business podcastsWe’re still thinking about trends for 2021 over here at Spin Sucks and something at the top of a lot of minds in our community and elsewhere is… podcasts.

You might very well be ahead of the trend. My best childhood friend listens to podcasts while he works (I have no idea how he does that, but it works for him). Some of you may listen while you walk the dog or do your chores or workout.

I’m not a big podcast listener—I can’t do my job and listen at the same time—but I am a huge fan. After all, I am the host or co-host of three business podcasts. Now that I see that in print, I realize I might have a problem. 

More and more people in the communications (and every other) industry have been joining the podcast rage, and that means that there are innovations, changes, and new opportunities coming our way. 

Let’s talk about business podcasts—whether or not you should have one and, if so, how to construct it so you don’t sound like everyone else. 

The State of Business Podcasts

Somewhere around a decade ago, Martin Waxman invited Joe Thornley and me to co-host Inside PR, a podcast started by Terry Fallis and Dave Jones.

It was all pretty new back then. Business podcasts were few and far between. It’d be at least three years before Serial was published, making podcasting a household name.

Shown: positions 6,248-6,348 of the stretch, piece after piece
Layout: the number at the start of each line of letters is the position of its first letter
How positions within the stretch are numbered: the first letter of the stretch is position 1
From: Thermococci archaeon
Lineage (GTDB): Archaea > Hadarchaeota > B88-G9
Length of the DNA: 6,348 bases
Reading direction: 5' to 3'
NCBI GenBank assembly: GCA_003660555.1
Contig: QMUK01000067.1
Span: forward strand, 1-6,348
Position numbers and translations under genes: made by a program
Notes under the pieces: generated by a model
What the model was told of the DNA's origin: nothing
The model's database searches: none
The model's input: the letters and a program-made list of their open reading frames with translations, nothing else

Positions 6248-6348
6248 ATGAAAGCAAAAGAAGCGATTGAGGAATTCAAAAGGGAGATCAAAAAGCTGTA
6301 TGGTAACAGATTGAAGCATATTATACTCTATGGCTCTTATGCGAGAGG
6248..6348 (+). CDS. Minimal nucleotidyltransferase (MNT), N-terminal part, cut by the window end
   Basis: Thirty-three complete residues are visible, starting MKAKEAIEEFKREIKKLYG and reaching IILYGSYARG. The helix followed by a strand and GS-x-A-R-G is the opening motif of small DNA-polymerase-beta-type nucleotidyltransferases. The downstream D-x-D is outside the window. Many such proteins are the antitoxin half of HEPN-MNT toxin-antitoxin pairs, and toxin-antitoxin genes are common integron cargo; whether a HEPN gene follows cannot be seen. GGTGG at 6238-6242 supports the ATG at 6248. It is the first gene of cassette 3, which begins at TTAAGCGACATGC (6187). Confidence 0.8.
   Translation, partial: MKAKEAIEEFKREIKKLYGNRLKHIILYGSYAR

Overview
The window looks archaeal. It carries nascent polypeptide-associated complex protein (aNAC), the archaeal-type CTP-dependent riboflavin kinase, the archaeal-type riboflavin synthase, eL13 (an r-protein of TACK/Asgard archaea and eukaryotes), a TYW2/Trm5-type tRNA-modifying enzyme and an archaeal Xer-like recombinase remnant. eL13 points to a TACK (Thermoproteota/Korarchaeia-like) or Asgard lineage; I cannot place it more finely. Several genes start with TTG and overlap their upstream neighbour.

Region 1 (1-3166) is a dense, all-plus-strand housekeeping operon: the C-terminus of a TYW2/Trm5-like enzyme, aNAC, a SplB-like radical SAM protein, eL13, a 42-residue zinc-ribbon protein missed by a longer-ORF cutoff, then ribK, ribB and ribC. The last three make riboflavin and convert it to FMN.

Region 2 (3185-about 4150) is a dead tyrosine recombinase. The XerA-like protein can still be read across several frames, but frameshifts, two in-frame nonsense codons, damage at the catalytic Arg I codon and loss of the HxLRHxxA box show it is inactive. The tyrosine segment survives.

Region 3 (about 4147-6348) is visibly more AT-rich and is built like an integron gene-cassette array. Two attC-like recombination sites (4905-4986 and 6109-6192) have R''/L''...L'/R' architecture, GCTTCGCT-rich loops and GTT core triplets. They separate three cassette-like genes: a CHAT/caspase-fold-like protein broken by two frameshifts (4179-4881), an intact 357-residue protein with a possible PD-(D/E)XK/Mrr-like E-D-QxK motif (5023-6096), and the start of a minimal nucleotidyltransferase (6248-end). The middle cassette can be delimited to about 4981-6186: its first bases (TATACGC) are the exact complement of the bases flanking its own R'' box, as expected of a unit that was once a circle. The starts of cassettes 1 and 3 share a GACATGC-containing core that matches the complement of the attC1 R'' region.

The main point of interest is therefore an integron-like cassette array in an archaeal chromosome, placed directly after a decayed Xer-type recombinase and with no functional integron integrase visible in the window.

At the time, it was just something for me to do with two really smart communicators who I got to talk to every week. Then it began to explode. As much as a podcast about communications can explode.

A couple of years ago, I added this podcast. And then Chip Griffin and I added the Agency Leadership podcast two summers ago.

It’s always fun to talk to someone on the phone or meet them at an event and have them say, “You’re in my ears every week! I feel like I know you!”

Plus, it’s really good for business. I can point to at least five clients we work with that found us through podcasting.

So yeah, I’m sort of all in on podcasting. 

And so is One Stone Creative, the agency we use to produce our podcast. So much so, in fact, they created an entire report on how to use business podcasts as part of a broader content marketing strategy. 

They looked at what the top 100 shows in the world are doing around the length of a show, whether or not to invite guests, how often to release episodes, what kind of show notes to include, and where it should be promoted.

Let’s take a look at what they learned.

How Often and How Long?

First off, if you’re just starting a podcast, there are tons of decisions you need to make. Among the first are how often you want to release episodes, and how long those episodes should be.

What they learned is consistency is key. If you’re producing content in other forms, you already know that. It’s less about quantity and more about consistency.